After the Dance by Cassandre McKinley Discussion Be the first to comment on this track! We've detected that your browser isn't showing ads.
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By submitting your email address, you understand that you will receive email communications from Bookperk and other HarperCollins services. You may unsubscribe from these email communications at any time. Specialty Booksellers Interest-specific online venues will often provide a book buying opportunity. International Customers If you are located outside the U. My Life With Marvin Gaye is billed as a new tell-all memoir. And it lives up to the hype. What a fabulous book of poems. We see how love can bring people together as well as tear them apart. This fascinating and entertaining memoir is an unforgettable education on the power of love.
Most important, this is also a story of a woman courageously sharing her voice, her story. The raw storytelling, full of secrets kept until now, makes this book a treasure. It will make all women love differently, but probably no less passionately. Play by Play by Verne Lundquist. DoNotDisturb by Jedediah Bila.
Dear America by Jose Antonio Vargas. Thank you for your feedback. Read reviews that mention jan drugs relationship sad janis knew genius drug soul told musical sex page troubled demons sharing woman singer mother ritz. There was a problem filtering reviews right now. Please try again later.
Kindle Edition Verified Purchase. My Life With Marvin Gaye is not a sensationalized tell all, instead it is a cautionary tale of how insecurity, dysfunction and cruelty can end the greatest of loves while that love can inspire world class art.
Her uncertainty and insecurity made the then young girl submit to sexual fantasies of Marvin's that she now regrets. Her inexperience led her to forego her education, move in with Marvin and in the name of love, abandon any pursuit of marketable skills while becoming financially dependent on a free spending addict. Jan also reveals how she and her late husband shared a deep spirituality as well as a mutual love of top shelf quality drugs.
In the book, she has shared as much about her personal struggle with, and triumph over substances as she has shared about anyone else's.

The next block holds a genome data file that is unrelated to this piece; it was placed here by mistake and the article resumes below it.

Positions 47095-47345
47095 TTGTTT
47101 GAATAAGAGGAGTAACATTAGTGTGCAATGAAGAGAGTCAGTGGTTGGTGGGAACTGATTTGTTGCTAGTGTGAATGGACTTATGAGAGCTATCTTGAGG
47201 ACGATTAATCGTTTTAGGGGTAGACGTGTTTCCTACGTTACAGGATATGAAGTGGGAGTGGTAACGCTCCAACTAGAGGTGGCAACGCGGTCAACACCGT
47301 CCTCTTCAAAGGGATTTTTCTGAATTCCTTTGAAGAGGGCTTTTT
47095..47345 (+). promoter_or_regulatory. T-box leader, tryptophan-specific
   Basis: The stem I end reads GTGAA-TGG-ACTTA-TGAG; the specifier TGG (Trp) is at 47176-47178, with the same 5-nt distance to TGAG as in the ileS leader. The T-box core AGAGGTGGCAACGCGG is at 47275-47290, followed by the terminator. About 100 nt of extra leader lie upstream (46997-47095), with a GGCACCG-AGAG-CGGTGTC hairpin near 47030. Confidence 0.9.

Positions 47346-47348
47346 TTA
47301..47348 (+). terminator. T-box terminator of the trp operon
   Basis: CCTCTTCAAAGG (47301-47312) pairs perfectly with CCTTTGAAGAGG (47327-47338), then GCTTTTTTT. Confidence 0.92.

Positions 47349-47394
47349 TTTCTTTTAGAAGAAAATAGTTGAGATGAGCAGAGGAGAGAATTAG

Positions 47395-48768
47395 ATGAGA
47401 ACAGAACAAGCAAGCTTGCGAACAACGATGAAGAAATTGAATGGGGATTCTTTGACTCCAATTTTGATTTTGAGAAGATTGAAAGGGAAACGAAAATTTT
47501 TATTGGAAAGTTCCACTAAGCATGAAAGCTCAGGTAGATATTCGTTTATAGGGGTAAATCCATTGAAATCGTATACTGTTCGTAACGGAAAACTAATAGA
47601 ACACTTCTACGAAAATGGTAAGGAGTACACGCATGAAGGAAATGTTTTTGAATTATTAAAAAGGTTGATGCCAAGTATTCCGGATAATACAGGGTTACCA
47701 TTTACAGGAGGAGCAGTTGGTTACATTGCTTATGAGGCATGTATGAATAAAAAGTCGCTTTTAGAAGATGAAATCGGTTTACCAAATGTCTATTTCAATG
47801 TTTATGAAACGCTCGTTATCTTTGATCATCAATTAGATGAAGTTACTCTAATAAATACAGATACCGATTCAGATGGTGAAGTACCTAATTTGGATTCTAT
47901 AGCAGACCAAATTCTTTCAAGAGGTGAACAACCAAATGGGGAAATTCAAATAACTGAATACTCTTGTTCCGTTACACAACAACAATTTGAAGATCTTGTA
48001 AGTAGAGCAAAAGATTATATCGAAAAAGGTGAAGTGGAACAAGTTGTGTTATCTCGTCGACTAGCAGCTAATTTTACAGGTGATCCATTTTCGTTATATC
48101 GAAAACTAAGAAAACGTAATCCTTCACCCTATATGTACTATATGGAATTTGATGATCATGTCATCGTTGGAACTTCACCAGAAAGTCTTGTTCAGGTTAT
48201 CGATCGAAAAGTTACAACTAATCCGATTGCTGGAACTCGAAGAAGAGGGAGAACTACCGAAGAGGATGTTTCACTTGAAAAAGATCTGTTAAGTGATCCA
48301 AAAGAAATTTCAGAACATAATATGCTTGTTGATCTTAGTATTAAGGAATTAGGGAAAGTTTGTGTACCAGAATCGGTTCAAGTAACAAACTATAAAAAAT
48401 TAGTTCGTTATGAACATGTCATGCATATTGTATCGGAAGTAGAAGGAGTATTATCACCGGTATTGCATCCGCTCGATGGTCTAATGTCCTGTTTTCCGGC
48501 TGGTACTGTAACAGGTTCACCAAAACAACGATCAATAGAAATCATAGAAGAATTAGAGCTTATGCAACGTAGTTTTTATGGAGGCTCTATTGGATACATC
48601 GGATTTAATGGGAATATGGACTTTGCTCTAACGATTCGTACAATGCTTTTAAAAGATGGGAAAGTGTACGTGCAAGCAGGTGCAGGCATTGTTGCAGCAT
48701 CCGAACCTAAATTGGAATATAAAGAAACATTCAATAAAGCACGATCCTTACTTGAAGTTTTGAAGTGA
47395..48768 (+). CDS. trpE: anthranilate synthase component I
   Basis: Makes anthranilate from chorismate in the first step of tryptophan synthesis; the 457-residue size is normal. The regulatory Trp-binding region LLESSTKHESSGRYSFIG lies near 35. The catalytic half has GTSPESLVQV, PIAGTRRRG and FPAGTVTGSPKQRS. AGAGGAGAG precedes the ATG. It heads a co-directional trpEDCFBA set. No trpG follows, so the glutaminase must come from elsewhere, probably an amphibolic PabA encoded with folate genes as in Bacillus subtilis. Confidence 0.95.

Her heartbreaking tale describes how the ill matched couple had very little chance of succeeding from the start; she had been raised in an uncertified foster care home where she'd been dumped by her loving but drug addicted mother and became the victim of sexual abuse. He had been the son of a deeply religious, evangelical cross dressing father who'd beaten Marvin mercilessly for questioning the elder's fashion sense, and daring to raise the possibility that his gender bending attire may have brought dishonor to the family name.
Marvin was also a superstar depressive who had lost his way and was using copious amounts of drugs to numb the pain from the break-up of his first marriage. Jan and Marvin never had a chance. I spoke with Jan, earlier this year, via telephone. She called for the purpose of nervously reading the book's first chapter to me, and getting my opinion. She hadn't turned in her manuscript to her publisher yet, so I felt flattered by the sneak preview.
I assured her that what she'd written was great, and it was, but in no way had her excerpt prepared me for the exceptionally intimate, personal and poetic work of depth and beauty that she and Ritz have delivered. Jan describe how life at the side of a glamorous '70s sex symbol was like living in the eye of a hurricane. She writes of the unscrupulous promoters, Marvin's ambivalence about performing, and his stage fright. She writes of Motown pressuring the superstar for bigger and more frequent hits. She writes of Marvin's loyalty to Motown chieftain, Berry Gordy, and Marvin's bitter resentment of Gordy's lack of appreciation for his artistic ambitions.